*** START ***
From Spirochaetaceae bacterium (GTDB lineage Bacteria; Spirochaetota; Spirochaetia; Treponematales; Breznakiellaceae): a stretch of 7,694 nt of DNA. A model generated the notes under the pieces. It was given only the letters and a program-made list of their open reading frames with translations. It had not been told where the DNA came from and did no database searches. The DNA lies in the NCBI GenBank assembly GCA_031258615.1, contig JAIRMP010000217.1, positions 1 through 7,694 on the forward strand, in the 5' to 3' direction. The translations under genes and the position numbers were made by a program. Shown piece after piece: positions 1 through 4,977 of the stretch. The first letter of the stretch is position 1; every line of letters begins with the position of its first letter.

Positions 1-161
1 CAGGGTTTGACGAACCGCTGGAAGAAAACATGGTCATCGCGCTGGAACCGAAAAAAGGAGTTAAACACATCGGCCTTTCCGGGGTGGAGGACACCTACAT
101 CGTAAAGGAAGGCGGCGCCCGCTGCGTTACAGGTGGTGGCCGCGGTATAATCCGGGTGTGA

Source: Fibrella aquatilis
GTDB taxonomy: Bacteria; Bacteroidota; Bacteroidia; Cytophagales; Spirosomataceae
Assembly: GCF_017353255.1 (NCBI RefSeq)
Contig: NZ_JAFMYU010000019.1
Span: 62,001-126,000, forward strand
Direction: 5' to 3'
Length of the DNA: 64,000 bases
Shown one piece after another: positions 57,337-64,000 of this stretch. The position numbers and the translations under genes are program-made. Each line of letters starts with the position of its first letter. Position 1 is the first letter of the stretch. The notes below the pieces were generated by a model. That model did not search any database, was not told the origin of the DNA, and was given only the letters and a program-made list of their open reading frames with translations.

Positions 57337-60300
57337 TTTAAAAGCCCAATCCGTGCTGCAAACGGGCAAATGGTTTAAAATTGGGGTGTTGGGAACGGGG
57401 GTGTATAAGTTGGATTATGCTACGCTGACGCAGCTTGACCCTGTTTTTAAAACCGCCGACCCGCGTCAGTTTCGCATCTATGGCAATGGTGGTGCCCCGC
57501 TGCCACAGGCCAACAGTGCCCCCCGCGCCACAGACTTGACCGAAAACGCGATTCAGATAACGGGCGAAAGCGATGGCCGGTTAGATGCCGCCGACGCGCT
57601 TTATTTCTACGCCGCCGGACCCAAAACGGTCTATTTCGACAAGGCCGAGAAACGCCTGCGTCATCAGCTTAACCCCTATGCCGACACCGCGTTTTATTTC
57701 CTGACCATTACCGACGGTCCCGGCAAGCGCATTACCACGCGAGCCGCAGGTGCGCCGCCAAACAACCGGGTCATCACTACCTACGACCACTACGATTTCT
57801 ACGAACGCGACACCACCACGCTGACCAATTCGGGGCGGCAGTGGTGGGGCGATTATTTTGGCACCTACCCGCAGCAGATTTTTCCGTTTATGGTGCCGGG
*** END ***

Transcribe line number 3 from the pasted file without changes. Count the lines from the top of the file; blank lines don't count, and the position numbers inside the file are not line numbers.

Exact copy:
1 CAGGGTTTGACGAACCGCTGGAAGAAAACATGGTCATCGCGCTGGAACCGAAAAAAGGAGTTAAACACATCGGCCTTTCCGGGGTGGAGGACACCTACAT